"The discovery of these isoforms might open a new chapter in the study of NRAS," says first author Ann-Kathrin Eisfeld, MD, a postdoctoral fellow in the laboratories of de la Chapelle and of Bloomfield. "Knowing that these isoforms exist may lead to the development of drugs that specifically decrease or increase the expression of one of them and provide more effective treatment for cancer patients."

For this study, de la Chapelle, Eisfeld and their colleagues analyzed expression of the NRAS isoforms in a variety of normal and matched tumor samples. Key technical findings include:

  • The isoforms showed modest but significant differences in expression in normal and malignant samples;
  • Each isoform had different effects on NRAS target molecules;
  • Isoform 5 was the most aggressive variant in proliferation and transformation assays;
  • Isoforms 3 and 5, the smallest of the isoforms (40 and 20 amino acids respectively), were found in both the cell nucleus and cytoplasm.

Story Source:

The above story is based on materials provided by Ohio State University Wexner Medical Center. Note: Materials may be edited for content and length.


Journal Reference:

  1. A.-K. Eisfeld, S. Schwind, K. W. Hoag, C. J. Walker, S. Liyanarachchi, R. Patel, X. Huang, J. Markowitz, W. Duan, G. A. Otterson, W. E. Carson, G. Marcucci, C. D. Bloomfield, A. de la Chapelle. NRAS isoforms differentially affect downstream pathways, cell growth, and cell transformation. Proceedings of the National Academy of Sciences, 2014; 111 (11): 4179 DOI: 10.1073/pnas.1401727111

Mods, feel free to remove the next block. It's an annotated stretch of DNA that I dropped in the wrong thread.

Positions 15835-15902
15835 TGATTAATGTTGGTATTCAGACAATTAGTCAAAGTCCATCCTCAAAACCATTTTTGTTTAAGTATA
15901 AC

Cite This Page:

Ohio State University Wexner Medical Center. "Well-known cancer gene NRAS produces 5 variants, study finds." ScienceDaily. ScienceDaily, 7 April 2014. <www.sciencedaily.com/releases/2014/04/140407143717.htm>.
Ohio State University Wexner Medical Center. (2014, April 7). Well-known cancer gene NRAS produces 5 variants, study finds. ScienceDaily. Retrieved October 20, 2014 from www.sciencedaily.com/releases/2014/04/140407143717.htm
Ohio State University Wexner Medical Center. "Well-known cancer gene NRAS produces 5 variants, study finds." ScienceDaily. www.sciencedaily.com/releases/2014/04/140407143717.htm (accessed October 20, 2014).

Share This



More Health & Medicine News

Monday, October 20, 2014

Featured Research

from universities, journals, and other organizations


Featured Videos

from AP, Reuters, AFP, and other news services

Microneedle Patch Promises Painless Pricks

Microneedle Patch Promises Painless Pricks